The Absolutely True Diary of a Part-Time Indian | Study Guide

Sherman Alexie

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The Absolutely True Diary of a Part-Time Indian | Chapter 1 : The Black-Eye-of-the-Month Club | Summary



Junior, a Spokane Indian teenager in Wellpinit, Washington, introduces himself by telling his birth story of having water on the brain, which is an excess cerebral spinal fluid. He survived a surgery at six months that was expected to kill him. He emerged with several physical problems, such as 10 extra teeth. Since the Indian Health Service only funds dental surgery once a year, Junior had all 10 teeth pulled in a day, without enough painkillers.

Junior also wears thick Indian Health Service-provided glasses. Besides having lopsided vision, a skinny body, and a large skull, Junior stutters, lisps, and has frequent seizures at age 14. He's mocked by everyone "on the rez" and beat up at least once a month; this is why he considers himself a member of the Black-Eye-of-the-Month Club.

To avoid others Junior stays inside frequently, reads, and draws cartoons. He shares a drawing of himself shaking and lisping. Junior draws everyone he knows; he thinks everyone, regardless of language, can understand a picture. When Junior draws, he feels he can talk to the world and be heard. He's also hoping to become an artist—he sees art as his only chance to escape the reservation.


Junior starts from the beginning of his life, introducing himself in the casual but significant manner of other first-person narrators of a bildungsroman—a coming-of-age story. He also introduces a trend of switching between formal and informal vocabularies. Spinal fluid is a fancy word for "brain grease." He continues this trend throughout the book, translating for the reader. He's aware vocabulary marks class and place in society and also acts as a cultural signifier saying, "Water on the brain," for instance, is "serious and poetic and accurate."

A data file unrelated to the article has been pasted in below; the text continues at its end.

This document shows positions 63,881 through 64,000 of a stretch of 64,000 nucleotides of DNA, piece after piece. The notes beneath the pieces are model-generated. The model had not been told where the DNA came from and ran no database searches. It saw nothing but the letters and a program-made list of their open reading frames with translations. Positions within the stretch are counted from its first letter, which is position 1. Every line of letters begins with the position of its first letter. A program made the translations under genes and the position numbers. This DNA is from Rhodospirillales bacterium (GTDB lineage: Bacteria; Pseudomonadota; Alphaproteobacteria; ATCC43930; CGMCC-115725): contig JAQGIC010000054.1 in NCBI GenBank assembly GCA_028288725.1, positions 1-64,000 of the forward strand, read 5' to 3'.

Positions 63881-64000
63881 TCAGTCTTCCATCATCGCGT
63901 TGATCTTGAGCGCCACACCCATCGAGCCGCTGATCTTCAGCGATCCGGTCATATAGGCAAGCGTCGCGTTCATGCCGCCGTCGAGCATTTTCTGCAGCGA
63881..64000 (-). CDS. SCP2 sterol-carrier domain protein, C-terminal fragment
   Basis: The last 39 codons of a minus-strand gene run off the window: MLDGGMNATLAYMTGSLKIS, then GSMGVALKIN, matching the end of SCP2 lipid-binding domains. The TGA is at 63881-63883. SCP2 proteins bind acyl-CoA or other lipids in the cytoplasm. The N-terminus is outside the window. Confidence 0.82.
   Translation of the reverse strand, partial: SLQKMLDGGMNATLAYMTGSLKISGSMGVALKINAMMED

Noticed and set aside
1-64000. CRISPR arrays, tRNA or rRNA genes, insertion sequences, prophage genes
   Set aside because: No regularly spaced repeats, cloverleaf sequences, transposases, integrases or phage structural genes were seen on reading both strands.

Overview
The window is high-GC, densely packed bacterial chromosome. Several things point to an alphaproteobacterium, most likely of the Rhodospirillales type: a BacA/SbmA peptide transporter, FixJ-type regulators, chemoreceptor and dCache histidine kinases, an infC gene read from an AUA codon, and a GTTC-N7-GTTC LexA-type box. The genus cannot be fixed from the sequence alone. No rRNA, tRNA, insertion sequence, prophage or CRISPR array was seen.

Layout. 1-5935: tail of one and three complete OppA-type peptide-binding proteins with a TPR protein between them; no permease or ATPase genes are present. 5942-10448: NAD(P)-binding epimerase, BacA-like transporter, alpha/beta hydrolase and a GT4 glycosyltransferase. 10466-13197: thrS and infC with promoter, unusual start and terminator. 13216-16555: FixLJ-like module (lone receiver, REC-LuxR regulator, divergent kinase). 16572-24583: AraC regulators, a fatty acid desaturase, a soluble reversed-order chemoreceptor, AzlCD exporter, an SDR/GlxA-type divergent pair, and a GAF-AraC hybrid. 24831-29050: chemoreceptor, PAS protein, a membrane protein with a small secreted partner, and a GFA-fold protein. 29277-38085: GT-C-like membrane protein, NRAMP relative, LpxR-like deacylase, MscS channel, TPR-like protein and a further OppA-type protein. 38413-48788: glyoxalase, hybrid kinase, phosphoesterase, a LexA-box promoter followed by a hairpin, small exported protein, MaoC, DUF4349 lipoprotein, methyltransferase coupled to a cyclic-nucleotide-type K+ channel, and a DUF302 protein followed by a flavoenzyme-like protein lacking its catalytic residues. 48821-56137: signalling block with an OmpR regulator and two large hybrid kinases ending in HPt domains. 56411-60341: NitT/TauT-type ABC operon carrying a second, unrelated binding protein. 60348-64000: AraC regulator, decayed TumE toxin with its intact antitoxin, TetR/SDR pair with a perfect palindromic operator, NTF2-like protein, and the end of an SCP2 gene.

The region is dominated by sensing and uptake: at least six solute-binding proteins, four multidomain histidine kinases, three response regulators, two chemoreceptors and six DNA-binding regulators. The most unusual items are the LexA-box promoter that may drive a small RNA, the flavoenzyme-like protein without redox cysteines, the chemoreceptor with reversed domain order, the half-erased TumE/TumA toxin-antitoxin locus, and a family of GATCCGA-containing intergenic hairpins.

The theme of his confusion about selfhood—not knowing who or what he is, or who he is supposed to be—begins with the "ten teeth past human" remark. His doctor sees him as less than human, too. The idea that people of color feel less pain than white people is a longstanding stereotype, since Native Americans have had to suffer more, they must not feel as much pain. Junior will debunk this stereotype repeatedly.

Junior likes to exaggerate for comic effect. The visuals of his skinny body and enormous head place him as an outsider immediately, before he's made the crucial decision that severs his connection to the community. He doesn't have as much faith in language as he has in drawings. This is in part due to the code-switching, or navigating between two different cultures, he's had to do his whole life. Culture influences language, although Junior and his tribe speak English. Junior—and Alexie—are aware of the colonial influence of English. Art, a universal language, doesn't have such a history.

Junior draws to break down communication barriers. He also draws to explain the world to himself. He knows "rich and famous brown people" find the easiest route to fame through the arts and entertainment, another kind of service to others, including white people. And he hints for the first time, before the reservation and its cast are even introduced, at the desire to leave home. Though words carry the bulk of the story, the drawings throughout are more lighthearted, darkly humorous, and concise than the words. For instance, Junior's "Love me!" drawing in this chapter immediately paints the portrait of an outcast, but a curious kid.

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